In that vein, the government announcement fits into the larger trend of the politicization of hunting. This process predates the pandemic, but many factors have accelerated it recently. Big tech fuels it by censoring content. The refusal of the Biden administration to commit to a No-net-loss policy lays it bare. Trophy ban attempts like the U.K. proposal and perennial bills in many state legislatures demonstrate the “whack a mole” nature of the problem. The shifting makes-up of many commissions that regulate hunting institutionalize it, and ballot-box biology throws out the science that once seemed irrefutable.

Indeed, the U.K. government announcement prides itself on noting that the official consultation provoked more than 44,000 responses, with 86% favoring “further action.” With a population of more than 67 million, you can do the math to see how minuscule this response actually is.

Here in the U.S., ballot box biology usually comes in the form of statewide ballot questions and referenda, which generally require the support of at least fifty percent plus one of the voting electorate for passage. But requiring an enumerated majority for enactment doesn’t make those voters any better equipped to decide scientific questions of conservation policy than the majority of the scant 44,000 activists in the U.K. who demanded the import ban.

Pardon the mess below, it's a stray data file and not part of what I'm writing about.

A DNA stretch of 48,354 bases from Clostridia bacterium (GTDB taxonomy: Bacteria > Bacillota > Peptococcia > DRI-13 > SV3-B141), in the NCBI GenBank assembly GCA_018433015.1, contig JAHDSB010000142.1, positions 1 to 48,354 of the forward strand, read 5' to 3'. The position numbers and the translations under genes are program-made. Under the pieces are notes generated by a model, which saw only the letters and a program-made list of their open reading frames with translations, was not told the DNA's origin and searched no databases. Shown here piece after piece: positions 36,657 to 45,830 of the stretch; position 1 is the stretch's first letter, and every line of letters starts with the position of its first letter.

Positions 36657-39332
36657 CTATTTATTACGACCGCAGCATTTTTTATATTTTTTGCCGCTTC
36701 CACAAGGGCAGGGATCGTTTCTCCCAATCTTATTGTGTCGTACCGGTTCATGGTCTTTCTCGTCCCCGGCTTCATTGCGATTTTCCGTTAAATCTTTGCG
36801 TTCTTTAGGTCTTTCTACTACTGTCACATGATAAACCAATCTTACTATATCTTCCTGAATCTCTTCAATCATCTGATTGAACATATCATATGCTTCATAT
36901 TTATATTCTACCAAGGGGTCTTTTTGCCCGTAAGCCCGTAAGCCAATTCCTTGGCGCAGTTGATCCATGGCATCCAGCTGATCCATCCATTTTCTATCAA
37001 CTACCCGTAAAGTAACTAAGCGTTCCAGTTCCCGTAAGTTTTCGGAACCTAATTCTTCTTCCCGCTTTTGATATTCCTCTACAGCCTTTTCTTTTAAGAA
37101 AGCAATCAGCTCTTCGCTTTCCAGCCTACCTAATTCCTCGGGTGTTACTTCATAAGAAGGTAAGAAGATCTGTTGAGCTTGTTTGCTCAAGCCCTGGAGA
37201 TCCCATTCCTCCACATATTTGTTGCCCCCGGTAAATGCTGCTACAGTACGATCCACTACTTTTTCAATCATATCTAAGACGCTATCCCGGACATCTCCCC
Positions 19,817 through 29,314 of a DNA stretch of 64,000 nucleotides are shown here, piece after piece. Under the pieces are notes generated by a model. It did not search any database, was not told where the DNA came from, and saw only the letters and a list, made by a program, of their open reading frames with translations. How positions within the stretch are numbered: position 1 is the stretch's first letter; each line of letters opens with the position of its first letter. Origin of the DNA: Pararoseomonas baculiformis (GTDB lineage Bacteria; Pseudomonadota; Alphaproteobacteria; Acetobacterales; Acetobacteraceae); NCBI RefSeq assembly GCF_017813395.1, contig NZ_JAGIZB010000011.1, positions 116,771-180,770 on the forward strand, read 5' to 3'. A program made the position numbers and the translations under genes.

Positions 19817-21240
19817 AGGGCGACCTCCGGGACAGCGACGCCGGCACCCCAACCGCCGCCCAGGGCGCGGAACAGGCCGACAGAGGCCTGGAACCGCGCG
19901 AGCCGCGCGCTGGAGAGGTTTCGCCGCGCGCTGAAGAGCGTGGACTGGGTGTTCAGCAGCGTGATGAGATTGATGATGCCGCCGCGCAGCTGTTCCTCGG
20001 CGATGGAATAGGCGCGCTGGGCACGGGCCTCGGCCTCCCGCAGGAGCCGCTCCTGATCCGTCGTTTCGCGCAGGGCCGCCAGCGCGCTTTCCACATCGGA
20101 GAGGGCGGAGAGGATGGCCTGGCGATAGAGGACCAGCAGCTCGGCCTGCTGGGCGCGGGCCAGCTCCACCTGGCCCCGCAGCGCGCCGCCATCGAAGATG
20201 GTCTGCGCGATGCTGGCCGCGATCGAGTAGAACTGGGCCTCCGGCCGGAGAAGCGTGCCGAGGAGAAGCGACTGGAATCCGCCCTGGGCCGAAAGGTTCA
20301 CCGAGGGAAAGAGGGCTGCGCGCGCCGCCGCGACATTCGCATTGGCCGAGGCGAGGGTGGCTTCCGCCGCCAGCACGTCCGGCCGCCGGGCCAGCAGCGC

Unfortunately, the discussions of wildlife conservation, and hunting, are often held in cities far away from the wildlife in question. As the international community works towards conservation of 30% of our land and waters by 2030, it is critical for wildlife conservation to be scientifically based and locally managed. It is hardly the prerogative of politicians in London or Washington to regulate African wildlife.

As you can see, the challenge presented by the politicization of hunting is not specific to any one country or form of government. It is a global threat that we must counter with tactics that are tailored to the geopolitical system in effect where a given threat is pending, even supranational systems like the European Union. At SCI, we are meeting the challenge in a number of ways, but at the end of the day, the most important course of action is strengthening our partnerships and working together.